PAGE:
5,537 reputation
1234
bio website
location Los Angeles, CA
age
visits member for 3 years, 7 months
seen yesterday

I love strange shrimp.

eh, string stream.


May
15
comment How to apply one of the OOP concepts (Closed for Modification and Open for extension)?
The simpler approach (just modify the class, don't follow OCP) would be appropriate when the object's logic is not modified by the addition of new fields/properties. If you need to add the same field/property to several classes, you may make an interface for that field/property. If you have several different Questions that would have different logic depending on whether it has hints, extract Question into an interface.
May
15
comment How to deal with users who think their computer could think?
@DavRob60: thanks for pointing out this question was one of the very first questions asked on this site.
May
14
comment How to deal with users who think their computer could think?
Aside from technical support professionals who may deal with this on a daily basis, is there any constructiveness for programmers to discuss users who have problems dealing with cognitive dissonance? Does this in any way enhance a programmers' quality-of-work, career, or wellbeing? Or provide useful advice to software design / user experience? (Aside from the well-known "Exception handling is part of UX")
May
14
comment Do you have any teamguidelines regarding exceptions?
It may be more straightforward to refactor the code to check preconditions first, and return from function early if any precondition is not met. Also, a number of prominent gurus consider finally (rollback logic) to be the more valuable part of an exception handling system.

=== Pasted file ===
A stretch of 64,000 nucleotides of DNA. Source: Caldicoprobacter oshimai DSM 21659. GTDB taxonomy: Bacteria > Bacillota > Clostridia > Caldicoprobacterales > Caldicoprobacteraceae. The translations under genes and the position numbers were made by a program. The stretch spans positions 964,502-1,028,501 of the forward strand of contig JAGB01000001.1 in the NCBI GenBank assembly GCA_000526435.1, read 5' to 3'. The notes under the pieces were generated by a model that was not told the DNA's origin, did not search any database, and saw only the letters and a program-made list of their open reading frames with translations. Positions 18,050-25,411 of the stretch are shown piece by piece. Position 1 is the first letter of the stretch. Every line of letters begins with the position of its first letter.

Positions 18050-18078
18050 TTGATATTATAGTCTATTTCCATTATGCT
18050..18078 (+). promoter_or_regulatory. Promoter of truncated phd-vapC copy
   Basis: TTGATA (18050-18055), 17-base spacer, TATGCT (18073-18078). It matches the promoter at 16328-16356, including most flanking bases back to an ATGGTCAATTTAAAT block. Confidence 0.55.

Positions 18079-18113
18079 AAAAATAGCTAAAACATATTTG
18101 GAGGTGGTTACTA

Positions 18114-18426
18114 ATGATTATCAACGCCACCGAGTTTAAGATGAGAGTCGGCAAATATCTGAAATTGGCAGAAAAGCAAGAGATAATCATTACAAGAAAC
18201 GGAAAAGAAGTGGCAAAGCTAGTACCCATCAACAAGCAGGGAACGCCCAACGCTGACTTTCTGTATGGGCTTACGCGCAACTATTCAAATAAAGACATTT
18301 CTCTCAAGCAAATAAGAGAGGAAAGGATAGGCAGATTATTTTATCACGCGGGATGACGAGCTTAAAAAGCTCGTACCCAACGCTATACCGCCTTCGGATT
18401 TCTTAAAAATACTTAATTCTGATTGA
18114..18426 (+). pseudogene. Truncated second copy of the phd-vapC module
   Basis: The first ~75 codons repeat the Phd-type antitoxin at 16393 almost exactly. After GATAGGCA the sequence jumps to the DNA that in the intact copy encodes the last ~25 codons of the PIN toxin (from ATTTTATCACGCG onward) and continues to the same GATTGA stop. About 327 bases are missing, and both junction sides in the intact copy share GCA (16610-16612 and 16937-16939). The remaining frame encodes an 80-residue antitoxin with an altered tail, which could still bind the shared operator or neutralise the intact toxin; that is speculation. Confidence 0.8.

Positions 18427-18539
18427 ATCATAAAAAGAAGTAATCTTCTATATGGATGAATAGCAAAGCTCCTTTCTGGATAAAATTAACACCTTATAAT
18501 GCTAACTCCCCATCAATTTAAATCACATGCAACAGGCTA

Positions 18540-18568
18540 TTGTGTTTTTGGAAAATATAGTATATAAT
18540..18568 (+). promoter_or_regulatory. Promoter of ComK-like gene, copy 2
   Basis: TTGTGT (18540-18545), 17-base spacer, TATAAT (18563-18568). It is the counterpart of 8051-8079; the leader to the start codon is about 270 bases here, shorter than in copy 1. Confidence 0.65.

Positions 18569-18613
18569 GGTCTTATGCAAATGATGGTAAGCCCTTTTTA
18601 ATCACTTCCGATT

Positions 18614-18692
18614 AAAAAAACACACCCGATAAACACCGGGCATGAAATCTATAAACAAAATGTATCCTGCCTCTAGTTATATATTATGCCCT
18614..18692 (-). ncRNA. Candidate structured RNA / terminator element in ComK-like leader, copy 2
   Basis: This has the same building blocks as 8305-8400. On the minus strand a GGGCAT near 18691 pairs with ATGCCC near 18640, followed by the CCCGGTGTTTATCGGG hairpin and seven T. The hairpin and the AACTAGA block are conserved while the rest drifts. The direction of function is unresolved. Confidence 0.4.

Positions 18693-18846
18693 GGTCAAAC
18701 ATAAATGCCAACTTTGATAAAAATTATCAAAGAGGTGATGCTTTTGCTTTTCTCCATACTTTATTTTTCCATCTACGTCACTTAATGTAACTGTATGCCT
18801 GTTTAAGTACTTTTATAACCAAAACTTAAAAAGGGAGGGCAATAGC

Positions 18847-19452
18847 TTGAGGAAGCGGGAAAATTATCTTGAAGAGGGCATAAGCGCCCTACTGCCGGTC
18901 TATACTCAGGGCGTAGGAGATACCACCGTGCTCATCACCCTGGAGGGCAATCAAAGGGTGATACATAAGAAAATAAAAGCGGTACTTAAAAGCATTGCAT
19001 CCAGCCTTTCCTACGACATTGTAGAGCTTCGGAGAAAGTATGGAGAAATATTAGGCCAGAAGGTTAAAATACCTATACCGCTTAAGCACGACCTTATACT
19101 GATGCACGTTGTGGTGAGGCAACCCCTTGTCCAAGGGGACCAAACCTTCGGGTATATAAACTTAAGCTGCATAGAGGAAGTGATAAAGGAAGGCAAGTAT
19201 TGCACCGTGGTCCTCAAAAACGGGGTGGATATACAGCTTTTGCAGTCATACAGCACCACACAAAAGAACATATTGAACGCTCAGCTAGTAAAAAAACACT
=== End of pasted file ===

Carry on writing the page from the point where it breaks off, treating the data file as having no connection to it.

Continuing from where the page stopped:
May
14
comment In Java, what are checked exceptions good for?
FYI: Frank Sommers mentioned in this thread that fault-tolerant software often rely on the very same mechanism. Perhaps you can subdivide your answer into the recoverable case and the fatal case.
May
12
comment Are there some types of software that cannot be developed by all major programming languages?
In additional to Turing-equivalency, there is also the problem of I/O: Does it have a mechanism for communicating with the outside world during execution? If not, the language is like a brain in a vat. If it has at least one input and one output method, you can at least make a screen scraper for it.
May
12
comment Why should I care about micro performance and efficency?
+1: This is one of the employability factors for those hired to develop Shrinkwrap software and Commercial web sites. Prevention is less costly than the customer's curse.
May
12
accepted Will you list C++/CLI on your resume?
May
11
asked Will you list C++/CLI on your resume?
May
11
comment Why avoid Java Inheritance “Extends”
One nitpicking: the Circle-ellipse problem will still occur even if only pure interfaces are used, if the objects are to be mutable.
May
11
comment Why should I care about micro performance and efficency?
For simple matters, the mental overhead of choosing the probably-right algorithm is just a little. However, in the case where the wrong one was chosen, sometimes it got stuck in the product and no one was able to detect it before it is shipped. Then it becomes costly. Perhaps it's more important to learn to be a proficient profiler / benchmarker / call-stack-sampler to be able to catch performance bugs.